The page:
- Poster presentation
- Open Access
Unique molecular features of the HIV-1 subtype C enhancer and core promoter and their influence on the viral gene expression
© Verma et al; licensee BioMed Central Ltd. 2013
- Published: 19 September 2013
- Functional Association
- Viral Promoter
- Viral Subtype
- Examine Gene Expression
- Positive Selection Pressure
The HIV-1 Subtype C, among other viral subtypes, is responsible for nearly 50% of the global infections including approximately 99% of the infections in India (UNAIDS 2012). HIV-1 subtype C is characterized by the presence of three NF-κB binding sites in the enhancer as opposed to one or two such elements in other viral subtypes. Additionally, NF-κB site proximal to the Sp1 motifs, referred to here as the C-κB site, is genetically distinct from the other two canonical NF-κB sites (H-κB sites). Furthermore, the Sp1III site proximal to the C-κB motif also demonstrates subtype-specific genetic variations. Here, we examined the functional significance of the two unique regulatory elements, the C-κB and the Sp1III motifs, for gene expression regulation from the viral promoter (Perkins et al. 1997).
Using several panels of reporter vectors expressing luciferase under the control of variant viral promoters, we examined gene expression in different mammalian cells under diverse activation conditions. The data confirm that the proximity and orientation of two sites, the C-κB and Sp1III motifs, are critical for optimal gene expression from the viral promoter. We found that a functional cooperation among the three NF-κB sites is necessary for maximal promoter activity. Collectively, the data appeared to suggest that in addition to conferring a quantitative gain-of-function on the viral promoter, the presence of C-κB site may have catalyzed associated genetic variation in the proximal Sp1III site through a positive selection pressure. To understand the functional association between these two sites under more relevant conditions, we constructed viral promoters consisting of only the C-κB and the Sp1III sites, in the absence of other NF-κB and Sp1 sites. The subtype C specific Sp1III site showed higher magnitude of gene expression with the H- but not with the C-κB site. Experiments, using infectious viruses and the chromatin immunoprecipitation analysis, have also suggested the functional association between the two sites. In gel-shift assays the C-κB site recruited the p50 and p65 hetero-duplexes at a level comparable to that of the H-κB site. Importantly, given that the C-κB site is a G/C-centric motif, we asked and found that the C-κB site is responsive to the p52:Bcl3 complex in contrast to the A/T-centric H-κB site known to be more responsive to the p50:p65 complex promoter.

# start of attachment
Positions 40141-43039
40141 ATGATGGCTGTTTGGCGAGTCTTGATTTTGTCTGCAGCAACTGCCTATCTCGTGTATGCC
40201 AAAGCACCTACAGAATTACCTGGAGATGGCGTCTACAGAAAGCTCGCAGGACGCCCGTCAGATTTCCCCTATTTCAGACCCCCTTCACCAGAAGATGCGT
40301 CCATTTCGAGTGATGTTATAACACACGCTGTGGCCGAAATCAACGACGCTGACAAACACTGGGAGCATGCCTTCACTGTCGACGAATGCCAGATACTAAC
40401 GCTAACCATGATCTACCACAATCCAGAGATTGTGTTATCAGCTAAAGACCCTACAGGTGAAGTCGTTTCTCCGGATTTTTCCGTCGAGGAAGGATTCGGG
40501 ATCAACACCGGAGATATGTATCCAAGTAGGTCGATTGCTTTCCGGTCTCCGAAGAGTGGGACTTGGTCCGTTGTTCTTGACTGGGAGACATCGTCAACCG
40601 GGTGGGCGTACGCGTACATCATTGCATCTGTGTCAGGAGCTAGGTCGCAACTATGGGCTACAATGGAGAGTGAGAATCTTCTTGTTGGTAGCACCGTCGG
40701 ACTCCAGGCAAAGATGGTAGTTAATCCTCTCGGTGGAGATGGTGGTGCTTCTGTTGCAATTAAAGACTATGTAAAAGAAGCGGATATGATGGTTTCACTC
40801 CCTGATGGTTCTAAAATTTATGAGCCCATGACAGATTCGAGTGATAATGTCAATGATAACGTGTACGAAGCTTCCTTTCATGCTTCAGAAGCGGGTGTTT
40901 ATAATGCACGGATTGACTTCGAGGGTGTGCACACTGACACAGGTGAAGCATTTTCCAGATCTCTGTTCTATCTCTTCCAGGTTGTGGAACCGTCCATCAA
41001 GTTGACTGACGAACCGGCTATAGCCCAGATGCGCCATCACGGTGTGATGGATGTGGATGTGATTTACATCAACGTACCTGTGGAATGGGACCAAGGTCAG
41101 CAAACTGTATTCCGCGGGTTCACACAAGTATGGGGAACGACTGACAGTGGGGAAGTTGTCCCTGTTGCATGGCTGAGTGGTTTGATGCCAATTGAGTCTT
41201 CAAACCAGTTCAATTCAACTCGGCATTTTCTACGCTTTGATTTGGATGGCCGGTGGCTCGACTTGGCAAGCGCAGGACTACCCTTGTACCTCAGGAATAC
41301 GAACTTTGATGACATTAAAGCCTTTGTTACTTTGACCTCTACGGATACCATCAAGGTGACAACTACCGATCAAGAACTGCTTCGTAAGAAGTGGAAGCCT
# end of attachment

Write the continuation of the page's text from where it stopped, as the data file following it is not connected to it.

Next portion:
Collectively our data are suggestive of co-evolution of the two unique regulatory elements, the C-κB and the C-Sp1III motifs, that confer qualitative gain-of-function on the subtype C promoter thus probably playing a critical role towards the global predominance of the viral subtype. We further hypothesize that the C-κB site being a G/C-centric motif, in combination with the two upstream H-κB sites, confers a sustained and prolonged gene expression on HIV-1 subtype C viral promoter.
This article is published under license to BioMed Central Ltd. This is an Open Access article distributed under the terms of the Creative Commons Attribution License (http://creativecommons.org/licenses/by/2.0), which permits unrestricted use, distribution, and reproduction in any medium, provided the original work is properly cited.